PERSONAL APPLICATION: Direct the students’ attention once again to the names of the medical tests written on the board. Those tests reveal what’s going on inside our body so our doctor can diagnose and treat our problem. Without the tests the doctor cannot be sure what’s happening inside our bodies.

The same is true of salvation. Outward appearance alone cannot reveal if a person is truly saved or not. Some people attend church and act like Christians but do not truly know Jesus Christ as their Savior. Friends and family might think they are saved because all they can see is the outward appearance, but God knows the truth; He knows what’s truly in our hearts.

Ask everyone to silently review their handout sheet to see if they “pass the tests.” Tell the students they (and God) are the only ones who know the true answers to those questions.

Ask everyone to bow their head and close their eyes. Ask: “Do the Tests of True Salvation indicate that you are truly saved?” Tell the students if that is the case they should take a moment right now to silently rejoice and thank God for their salvation.

Ask: “Do the Tests of True Salvation indicate that you are NOT truly saved?” Tell the students if that is the case here is the most important question: “Do you want to be saved?” Briefly explain that we are sinners who cannot save ourselves, but Jesus Christ came to earth to live a sinless life and then die on the cross to pay the price for our sins. He later arose from the dead to prove that He is our conquering Savior. Anyone who wants to be saved should confess and turn away from their sins and place their faith and trust in Jesus Christ for salvation. Urge any who have never done that to do so right now.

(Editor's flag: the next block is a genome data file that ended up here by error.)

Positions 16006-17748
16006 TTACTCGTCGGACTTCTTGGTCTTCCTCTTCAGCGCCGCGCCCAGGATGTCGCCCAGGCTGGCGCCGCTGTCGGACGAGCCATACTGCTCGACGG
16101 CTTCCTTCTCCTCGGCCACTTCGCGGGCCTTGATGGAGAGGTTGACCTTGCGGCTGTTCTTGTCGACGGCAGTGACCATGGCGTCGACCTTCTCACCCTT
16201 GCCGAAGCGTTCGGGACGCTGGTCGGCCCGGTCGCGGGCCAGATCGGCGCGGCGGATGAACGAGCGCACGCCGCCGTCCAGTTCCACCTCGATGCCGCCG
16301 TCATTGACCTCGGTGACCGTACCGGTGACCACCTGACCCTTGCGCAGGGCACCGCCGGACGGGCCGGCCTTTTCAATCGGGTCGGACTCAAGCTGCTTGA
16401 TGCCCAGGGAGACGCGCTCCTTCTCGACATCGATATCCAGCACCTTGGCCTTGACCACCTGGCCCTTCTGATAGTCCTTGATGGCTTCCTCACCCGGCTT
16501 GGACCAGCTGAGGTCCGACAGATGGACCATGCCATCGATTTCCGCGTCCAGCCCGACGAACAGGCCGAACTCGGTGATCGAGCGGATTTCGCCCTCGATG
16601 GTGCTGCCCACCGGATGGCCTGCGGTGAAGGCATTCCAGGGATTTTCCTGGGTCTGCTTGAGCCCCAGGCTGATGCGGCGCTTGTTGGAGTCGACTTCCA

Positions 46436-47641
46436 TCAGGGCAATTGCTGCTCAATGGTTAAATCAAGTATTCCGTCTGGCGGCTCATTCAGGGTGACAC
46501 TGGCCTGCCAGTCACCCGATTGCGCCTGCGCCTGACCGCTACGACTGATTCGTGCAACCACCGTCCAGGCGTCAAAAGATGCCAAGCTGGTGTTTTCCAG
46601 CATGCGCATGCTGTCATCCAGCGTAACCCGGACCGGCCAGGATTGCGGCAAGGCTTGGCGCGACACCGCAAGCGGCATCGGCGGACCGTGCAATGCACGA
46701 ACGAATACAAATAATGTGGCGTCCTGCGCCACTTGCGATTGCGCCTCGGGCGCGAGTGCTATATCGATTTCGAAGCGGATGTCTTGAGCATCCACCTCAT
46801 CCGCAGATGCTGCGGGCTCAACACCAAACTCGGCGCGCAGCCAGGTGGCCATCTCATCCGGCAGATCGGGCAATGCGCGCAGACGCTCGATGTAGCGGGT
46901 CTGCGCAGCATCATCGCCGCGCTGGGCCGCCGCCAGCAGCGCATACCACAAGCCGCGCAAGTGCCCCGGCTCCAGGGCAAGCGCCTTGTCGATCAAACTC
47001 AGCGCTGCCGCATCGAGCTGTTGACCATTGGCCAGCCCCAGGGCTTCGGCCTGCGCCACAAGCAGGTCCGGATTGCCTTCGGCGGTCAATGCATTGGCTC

Voice a closing prayer, thanking the Lord for these very clear Tests of True Salvation and for any who have trusted Jesus just now. Ask Him to help them make that public and live for Him each day. Thank Him for confirming to other students that they are truly saved. Ask the Lord to help them live faithfully for the Him.


CONCLUSION: Urge any who have just received Christ to make that public this morning during the commitment time at the end of the service. Tell everyone to try to live this week so their outward behavior matches the condition of their heart.